Valuation-Informed Indexing #153

by Rob Bennett

I have a calculator at my site (“The Investor’s Scenario Surfer”) that lets me test whether Valuation-Informed Indexing or Buy-and-Hold provides better long-term results. I have run hundreds of tests and Valuation-Informed Indexing always puts me ahead.

In fairness, I need to report that from one way of looking at things, that is not quite true. Of the tests I have done, Valuation-Informed Indexing has left me with a larger portfolio value 90 percent of the time. The Buy-and-Hold portfolio that sticks with an 80 percent stock allocation at all valuation levels usually comes in second. The Buy-and-Hold portfolio that sticks with a 50 percent stock allocation at all valuation levels usually comes in third. The Buy-and-Hold portfolio that sticks with a 20 percent stock allocation at all valuation levels usually comes in last.

I believe that it is fair to say that Valuation-Informed Indexing always wins. A strategy that offers only a 10 percent chance of providing superior numbers is obviously much risker than a strategy that offers a 90 percent chance of providing superior numbers.

Also, in the cases in which Valuation-Informed Indexing provides superior numbers, the difference is often quite large. I have seen cases in which the Valuation-Informed Indexer had a portfolio of double the size of the portfolio held by the Buy-and-Holder at the end of 30 years. In contrast, the difference in portfolio amounts is usually small in the cases in which one of the Buy-and-Hold portfolios (almost always the 80 percent stocks portfolio) ends up on top.

It’s also good to remember that the calculator only shows results for a 30-year time-period. Most of us have investing lifespans of about 60 years. The Valuation-Informed Indexing edge would grow much larger over an additional three decades.

So I think it is fair to say that Valuation-Informed Indexing always beats Buy-and-Hold in the long run.

But why?

Five reasons.

One, a key principle of Valuation-Informed Indexing is that stocks are generally the superior asset class. For good long-term results, you want to be as heavily invested in stocks as possible. I of course lower my stock allocation dramatically when valuations go so high that stocks become truly dangerous. But at all other times — that is, at MOST times — I go with a stock allocation of 70 percent or 80 percent. So the Buy-and-Holder rarely has a chance to catch up with me once I go ahead. If I am able to gain an edge during the limited number of years when stocks do not offer a strong value proposition, I am likely to gain an edge that I will never give up.

Two, all stock crashes of lasting consequence take place at times of insanely high valuations. There’s never been an exception. So Valuation-Informed Indexing lets me take advantage of all the benefits that stocks really do possess while not ever getting hurt by the one major downside of stock investing, the price crashes that wipe out decades of wealth accumulation in a few months of time.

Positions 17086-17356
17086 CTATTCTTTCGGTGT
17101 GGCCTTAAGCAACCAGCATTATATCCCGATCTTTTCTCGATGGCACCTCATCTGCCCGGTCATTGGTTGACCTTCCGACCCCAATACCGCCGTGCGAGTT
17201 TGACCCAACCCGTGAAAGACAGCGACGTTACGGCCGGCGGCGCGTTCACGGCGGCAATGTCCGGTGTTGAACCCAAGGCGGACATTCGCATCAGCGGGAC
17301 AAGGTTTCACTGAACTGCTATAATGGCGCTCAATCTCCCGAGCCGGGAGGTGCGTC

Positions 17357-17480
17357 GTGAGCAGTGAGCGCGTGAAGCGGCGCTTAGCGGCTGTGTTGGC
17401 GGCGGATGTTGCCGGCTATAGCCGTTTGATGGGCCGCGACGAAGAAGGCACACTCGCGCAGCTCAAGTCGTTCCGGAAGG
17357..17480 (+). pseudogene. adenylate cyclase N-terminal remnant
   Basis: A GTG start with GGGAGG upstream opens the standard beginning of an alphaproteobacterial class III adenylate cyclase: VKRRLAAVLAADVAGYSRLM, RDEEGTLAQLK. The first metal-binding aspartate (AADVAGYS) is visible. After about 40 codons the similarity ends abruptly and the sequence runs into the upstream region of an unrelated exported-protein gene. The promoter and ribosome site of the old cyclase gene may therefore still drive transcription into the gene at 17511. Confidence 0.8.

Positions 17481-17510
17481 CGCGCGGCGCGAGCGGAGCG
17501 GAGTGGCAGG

Three, the compounding returns phenomenon grows the edge gained by going with a low stock allocation at a time of high prices into a very large number over time. It is hard for people who have not studied the numbers to get their heads around this one. I have seen the power of compounding work its magic so many times that I now can predict how a 30-year returns sequence is going to turn out in Year 10 or 12 or 15. Often, the Buy-and-Holder will go ahead of me for a few years at times of high valuations (when I go with a low stock allocation but a bull market pushes crazy prices to even crazier levels). Then there will be a price crash that will put me ahead by a modest amount. Then, with prices back at reasonable levels, I will return to a high stock allocation matching the one held by the 80-percent-stocks Buy-and-Holder. But compounding will cause my differential to get bigger and bigger over the years and I will end up with a far larger portfolio amount at the end of 30 years.

Four, Valuation-Informed Indexers don’t freak out during crashes. I assume for the purposes of the calculator tests that the 80 percent Buy-and-Holder will stick with his 80 percent stock allocation even after suffering devastating losses. Adopting this assumption slants things heavily in favor of the Buy-and-Holder. In the real world, most Buy-and-Holders abandon stocks after enduring price crashes and thus miss out on the price recoveries that follow the worst crashes.

Five, because I lose less money in price crashes, I have more money to invest in stocks in years when stocks are selling at reasonable prices. My critics often argue that the reason why I go with low stock allocations at times of insanely inflated prices is that I am a bit of a scaredy cat. Nothing could be further from the truth. I go with low stock allocations at times when super-safe asset classes are offering higher returns than stocks because I want to have as much money as possible to invest in stocks when they are priced well. The market does not provide equal results at all time-periods. Most returns are telescoped into the time-periods that follow price crashes. The key to long-term success is being able to participate in those boom times for stocks to the greatest extent possible. And the key to being able to do that is being sure not to lose too high a percentage of your life savings in the price crashes that set the stage for the boom periods.

Rob Bennett has recorded a podcast titled “The Last Bear Market.” His bio is here.